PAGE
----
Opiod Prescriptions: Marked Increase in 10 Year Period

Matthew Daubresse, MHS
Research Data Analyst
Center for Drug Safety and Effectiveness
Johns Hopkins School of Public Health
615 N. Wolfe Street, Suite W6023
Baltimore, MD 21205

MedicalResearch.com: What are the main findings of the study?

Answer: Over the past decade, prescriptions for non-opioid medications remained stable or declined among ambulatory pain visits in the United States. In visits for new-onset musculoskeletal pain, non-opioid prescribing decreased from 38% of visits in 2000 to 29% of visits in 2010. During this time, opioid prescriptions nearly doubled. Few patient, provider, and visit characteristics were associated with the likelihood of opioid receipt, suggesting increases in opioid prescribing have occurred generally across different groups of patients. 

MedicalResearch.com: Were any of the findings unexpected?

Answer: We were surprised to discover prescriptions for non-opioid medications remained stable or declined, especially given no significant change in the proportion of doctor’s office visits with pain or in the proportion of pain visits treated with pain relievers.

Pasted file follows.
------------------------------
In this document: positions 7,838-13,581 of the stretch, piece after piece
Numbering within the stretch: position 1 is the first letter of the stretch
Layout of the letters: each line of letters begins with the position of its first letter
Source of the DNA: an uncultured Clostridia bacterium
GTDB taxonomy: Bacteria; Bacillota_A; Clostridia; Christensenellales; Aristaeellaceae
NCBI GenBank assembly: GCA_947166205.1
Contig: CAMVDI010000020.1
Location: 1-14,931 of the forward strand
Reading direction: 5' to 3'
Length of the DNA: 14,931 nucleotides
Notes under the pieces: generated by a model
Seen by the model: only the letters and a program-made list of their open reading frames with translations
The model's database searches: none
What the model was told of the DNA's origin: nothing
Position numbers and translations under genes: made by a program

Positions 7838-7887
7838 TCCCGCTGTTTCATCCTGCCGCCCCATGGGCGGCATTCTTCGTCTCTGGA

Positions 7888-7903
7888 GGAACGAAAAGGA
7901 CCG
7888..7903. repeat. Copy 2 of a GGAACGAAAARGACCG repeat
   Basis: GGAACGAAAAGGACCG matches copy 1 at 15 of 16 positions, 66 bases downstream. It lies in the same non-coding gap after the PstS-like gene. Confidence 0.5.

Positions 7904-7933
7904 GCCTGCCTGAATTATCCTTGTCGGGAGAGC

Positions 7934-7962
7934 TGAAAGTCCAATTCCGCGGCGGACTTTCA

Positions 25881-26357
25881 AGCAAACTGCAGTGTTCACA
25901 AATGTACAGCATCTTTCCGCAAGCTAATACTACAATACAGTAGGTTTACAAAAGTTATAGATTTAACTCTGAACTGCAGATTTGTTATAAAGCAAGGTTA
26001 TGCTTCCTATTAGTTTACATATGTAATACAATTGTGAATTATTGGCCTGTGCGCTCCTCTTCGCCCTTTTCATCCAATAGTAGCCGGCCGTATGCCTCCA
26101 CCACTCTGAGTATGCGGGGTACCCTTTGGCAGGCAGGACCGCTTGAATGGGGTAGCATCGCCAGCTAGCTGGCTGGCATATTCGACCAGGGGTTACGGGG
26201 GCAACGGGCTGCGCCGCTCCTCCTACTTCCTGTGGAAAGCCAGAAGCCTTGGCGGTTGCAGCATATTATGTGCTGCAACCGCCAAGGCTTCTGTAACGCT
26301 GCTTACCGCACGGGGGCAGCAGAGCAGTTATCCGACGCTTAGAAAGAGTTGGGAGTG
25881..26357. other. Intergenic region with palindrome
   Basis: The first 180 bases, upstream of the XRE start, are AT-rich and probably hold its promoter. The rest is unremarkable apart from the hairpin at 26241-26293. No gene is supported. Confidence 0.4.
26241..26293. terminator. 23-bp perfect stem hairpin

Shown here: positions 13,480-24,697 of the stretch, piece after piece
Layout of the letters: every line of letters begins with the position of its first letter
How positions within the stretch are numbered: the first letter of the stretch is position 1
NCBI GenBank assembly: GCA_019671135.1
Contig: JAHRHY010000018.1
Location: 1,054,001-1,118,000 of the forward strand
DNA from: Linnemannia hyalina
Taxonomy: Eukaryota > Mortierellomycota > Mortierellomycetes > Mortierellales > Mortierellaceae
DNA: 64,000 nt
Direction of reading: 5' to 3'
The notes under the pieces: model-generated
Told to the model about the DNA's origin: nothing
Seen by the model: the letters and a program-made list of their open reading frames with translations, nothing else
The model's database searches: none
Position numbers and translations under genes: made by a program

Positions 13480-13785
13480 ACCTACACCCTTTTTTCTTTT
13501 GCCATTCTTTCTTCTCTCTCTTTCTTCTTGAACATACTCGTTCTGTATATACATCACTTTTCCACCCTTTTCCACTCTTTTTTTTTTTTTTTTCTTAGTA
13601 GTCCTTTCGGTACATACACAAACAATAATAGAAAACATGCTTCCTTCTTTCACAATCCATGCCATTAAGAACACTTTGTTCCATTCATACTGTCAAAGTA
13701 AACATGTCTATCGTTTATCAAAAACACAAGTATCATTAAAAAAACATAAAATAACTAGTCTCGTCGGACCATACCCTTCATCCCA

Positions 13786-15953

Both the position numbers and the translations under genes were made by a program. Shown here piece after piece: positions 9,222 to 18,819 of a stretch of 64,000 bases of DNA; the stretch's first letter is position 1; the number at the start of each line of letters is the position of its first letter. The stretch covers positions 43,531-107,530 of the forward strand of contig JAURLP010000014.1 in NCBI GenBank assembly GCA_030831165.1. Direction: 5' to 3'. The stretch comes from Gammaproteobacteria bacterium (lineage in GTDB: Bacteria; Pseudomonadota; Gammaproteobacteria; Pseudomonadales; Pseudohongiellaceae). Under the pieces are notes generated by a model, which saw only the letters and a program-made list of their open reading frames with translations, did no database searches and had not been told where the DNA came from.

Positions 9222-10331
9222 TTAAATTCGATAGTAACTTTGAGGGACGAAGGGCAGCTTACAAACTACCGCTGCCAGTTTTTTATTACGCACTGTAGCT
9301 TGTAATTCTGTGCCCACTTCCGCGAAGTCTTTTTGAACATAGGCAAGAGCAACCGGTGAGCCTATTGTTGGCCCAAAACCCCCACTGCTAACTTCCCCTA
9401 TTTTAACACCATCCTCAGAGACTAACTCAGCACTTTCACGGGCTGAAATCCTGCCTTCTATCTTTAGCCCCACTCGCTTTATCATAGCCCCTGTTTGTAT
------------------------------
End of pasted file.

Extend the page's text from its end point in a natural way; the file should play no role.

MedicalResearch.com: What should clinicians and patients take away from your report?

Answer: Clinicians and patients should be fully aware of the trade-offs between different pain-relievers. Efforts to improve the identification and treatment of pain may have contributed to an over-reliance on prescription opioids and reductions in the use of safer alternatives to opioids like ibuprofen and acetaminophen.

MedicalResearch.com: What recommendations do you have for future research as a result of this study?

Answer: Future work should examine the large proportion of pain visits that did not result in the receipt of an analgesic. This type of work would assist in determining whether current levels of pain treatment in the United States are sufficient. With more detailed information related to indication and dosage, future studies could also assist in determining the appropriateness of pain prescriptions.

Citation:

Ambulatory Diagnosis and Treatment of Nonmalignant Pain in the United States, 2000–2010
M. Daubresse, H.Y. Chang, S. Viswanathan, Y. Yu, N. Shah, R.S. Stafford, S. Kruszewski, G.C. Alexander
Value in Health – May 2013 (Vol. 16, Issue 3, Page A127, DOI: 10.1016/j.jval.2013.03.615)

 

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